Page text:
While some diehard woodworkers may complain that good tools are rapidly passing out of circulation, the collectors reply that they are preserving our heritage from the scrap heap. Certainly, something like the Rumgay collection, where we began this investigation, is a joy and an education to behold. Since it is also the bi-monthly meeting place of the PNTC and was once fllmed by “The Collectors” program for PBS it is more visible than many museum storage rooms.
The barn has been divided into sections by trades. As only befits Oregon, it begins with blacksmithing and logging equipment–the basics for life at the end of the Oregon Trail. Upstairs one finds a selection of farm implements and space for the meetings. Keith runs a small farm himself–when not driving a truck or searching for additions to his treasury.
The west was settled on wagon wheels, all of them custom built by the wheelwright. Adzes, drawknives and spokeshaves were the tools of the trade-later hand-turned machines were devised to reduce the labor of cutting the tenons. Wheelrims again meant work for the smith. Rumgay has obtained a hefty hoop-joining device that drew the two red-hot ends together to ease forging the weld.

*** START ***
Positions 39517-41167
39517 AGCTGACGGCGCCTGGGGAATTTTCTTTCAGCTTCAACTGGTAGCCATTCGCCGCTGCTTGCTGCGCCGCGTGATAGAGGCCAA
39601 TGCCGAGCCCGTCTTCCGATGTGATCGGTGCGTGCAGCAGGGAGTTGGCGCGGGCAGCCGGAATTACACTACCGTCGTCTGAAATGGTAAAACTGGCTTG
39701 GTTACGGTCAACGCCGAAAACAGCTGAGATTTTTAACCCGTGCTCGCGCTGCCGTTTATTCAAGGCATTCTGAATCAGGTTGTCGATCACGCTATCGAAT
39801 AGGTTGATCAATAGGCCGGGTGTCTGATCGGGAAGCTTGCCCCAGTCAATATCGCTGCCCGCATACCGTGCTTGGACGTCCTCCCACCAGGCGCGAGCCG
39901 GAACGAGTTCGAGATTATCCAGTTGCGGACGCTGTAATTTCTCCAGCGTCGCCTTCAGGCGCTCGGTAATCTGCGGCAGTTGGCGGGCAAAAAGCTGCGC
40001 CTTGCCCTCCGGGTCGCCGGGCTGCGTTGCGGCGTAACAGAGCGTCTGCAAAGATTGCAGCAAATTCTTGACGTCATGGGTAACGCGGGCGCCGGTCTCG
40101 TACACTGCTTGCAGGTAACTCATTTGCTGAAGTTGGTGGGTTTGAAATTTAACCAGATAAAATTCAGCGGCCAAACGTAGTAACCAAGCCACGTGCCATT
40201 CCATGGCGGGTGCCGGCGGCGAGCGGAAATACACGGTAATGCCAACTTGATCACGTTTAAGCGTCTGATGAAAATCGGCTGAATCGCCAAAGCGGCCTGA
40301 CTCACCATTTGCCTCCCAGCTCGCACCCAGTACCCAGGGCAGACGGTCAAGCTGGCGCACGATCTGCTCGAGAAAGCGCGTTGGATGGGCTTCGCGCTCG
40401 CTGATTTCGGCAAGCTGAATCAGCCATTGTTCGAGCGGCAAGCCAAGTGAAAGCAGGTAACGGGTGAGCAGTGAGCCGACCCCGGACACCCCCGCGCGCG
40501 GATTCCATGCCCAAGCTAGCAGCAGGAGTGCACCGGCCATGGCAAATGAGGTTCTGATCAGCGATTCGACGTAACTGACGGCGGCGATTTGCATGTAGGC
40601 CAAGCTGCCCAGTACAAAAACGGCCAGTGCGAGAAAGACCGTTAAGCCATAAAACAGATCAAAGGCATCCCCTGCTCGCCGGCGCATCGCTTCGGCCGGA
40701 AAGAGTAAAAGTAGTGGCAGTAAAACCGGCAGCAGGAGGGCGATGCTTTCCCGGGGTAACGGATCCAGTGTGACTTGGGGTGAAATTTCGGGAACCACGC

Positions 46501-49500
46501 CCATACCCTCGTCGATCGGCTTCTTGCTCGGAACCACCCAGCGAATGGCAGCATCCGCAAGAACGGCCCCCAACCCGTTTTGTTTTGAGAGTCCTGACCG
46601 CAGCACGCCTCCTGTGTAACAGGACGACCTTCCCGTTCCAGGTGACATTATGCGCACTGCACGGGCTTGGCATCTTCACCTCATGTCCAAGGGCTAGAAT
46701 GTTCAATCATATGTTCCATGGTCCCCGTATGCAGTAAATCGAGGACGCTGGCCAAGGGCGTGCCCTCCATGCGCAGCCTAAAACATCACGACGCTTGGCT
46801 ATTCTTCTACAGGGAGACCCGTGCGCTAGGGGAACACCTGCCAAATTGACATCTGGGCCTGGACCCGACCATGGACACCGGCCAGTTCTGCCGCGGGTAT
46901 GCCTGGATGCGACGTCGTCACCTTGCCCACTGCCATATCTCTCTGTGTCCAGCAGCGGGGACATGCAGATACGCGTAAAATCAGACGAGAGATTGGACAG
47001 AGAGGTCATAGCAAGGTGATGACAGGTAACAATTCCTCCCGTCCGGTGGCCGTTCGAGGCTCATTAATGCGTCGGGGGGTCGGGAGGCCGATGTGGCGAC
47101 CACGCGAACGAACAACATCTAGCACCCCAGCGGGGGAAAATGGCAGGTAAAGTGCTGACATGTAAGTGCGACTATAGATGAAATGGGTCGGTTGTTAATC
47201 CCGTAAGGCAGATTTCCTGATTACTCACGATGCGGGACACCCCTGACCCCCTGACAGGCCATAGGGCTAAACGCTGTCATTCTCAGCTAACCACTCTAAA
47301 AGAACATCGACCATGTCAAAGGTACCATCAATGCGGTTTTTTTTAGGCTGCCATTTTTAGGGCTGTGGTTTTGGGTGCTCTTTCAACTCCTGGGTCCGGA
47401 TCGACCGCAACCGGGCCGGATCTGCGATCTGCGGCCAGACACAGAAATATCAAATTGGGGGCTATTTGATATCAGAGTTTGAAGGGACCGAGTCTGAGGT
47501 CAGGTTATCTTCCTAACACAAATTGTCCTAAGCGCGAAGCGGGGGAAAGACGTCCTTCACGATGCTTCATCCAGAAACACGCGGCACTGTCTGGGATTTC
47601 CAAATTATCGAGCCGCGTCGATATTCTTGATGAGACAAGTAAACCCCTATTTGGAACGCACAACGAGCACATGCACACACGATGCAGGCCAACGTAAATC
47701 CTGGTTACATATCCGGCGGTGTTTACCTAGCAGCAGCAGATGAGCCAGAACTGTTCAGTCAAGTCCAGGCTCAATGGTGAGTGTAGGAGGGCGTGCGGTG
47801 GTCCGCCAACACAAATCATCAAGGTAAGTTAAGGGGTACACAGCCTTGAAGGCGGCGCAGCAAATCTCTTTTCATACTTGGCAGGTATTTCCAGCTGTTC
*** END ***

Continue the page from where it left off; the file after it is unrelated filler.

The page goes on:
The millwright’s skill is barely comprehensible in today’s world-he built “wooden machinery”, was able to thread wood to fill many needs barely sensed now. Wooden clamps and vices that are still serviceable suggest how well the screw-box was used to cut threads.
Many traditional tools, like wooden-handled chisels, hammers, braces and saws are still in use, as are wooden clamps squares and bevels. With a little polishing they can form the modest nucleus of collection. Everyone may have a treasure of some sort hidden in their tool chest. It becomes a question of retiring these tools-before they are too worn or broken-and letting them live out their years in comfort.
If you are seriously interested in picking up a few good tools where could you start to look? Collecting really begins at estate sales, rural auctions and markets and antique shows where a little knowledge of the subject would be valuable. Many fine examples of early production–cast tools like wrenches, braces and grips are still to be found in used tool stores. While these may never be valuable they are nonetheless collectable if they have interesting names, shapes or functions or just add to a display. Anyway, we’ve all heard it said “No one can have too many tools!”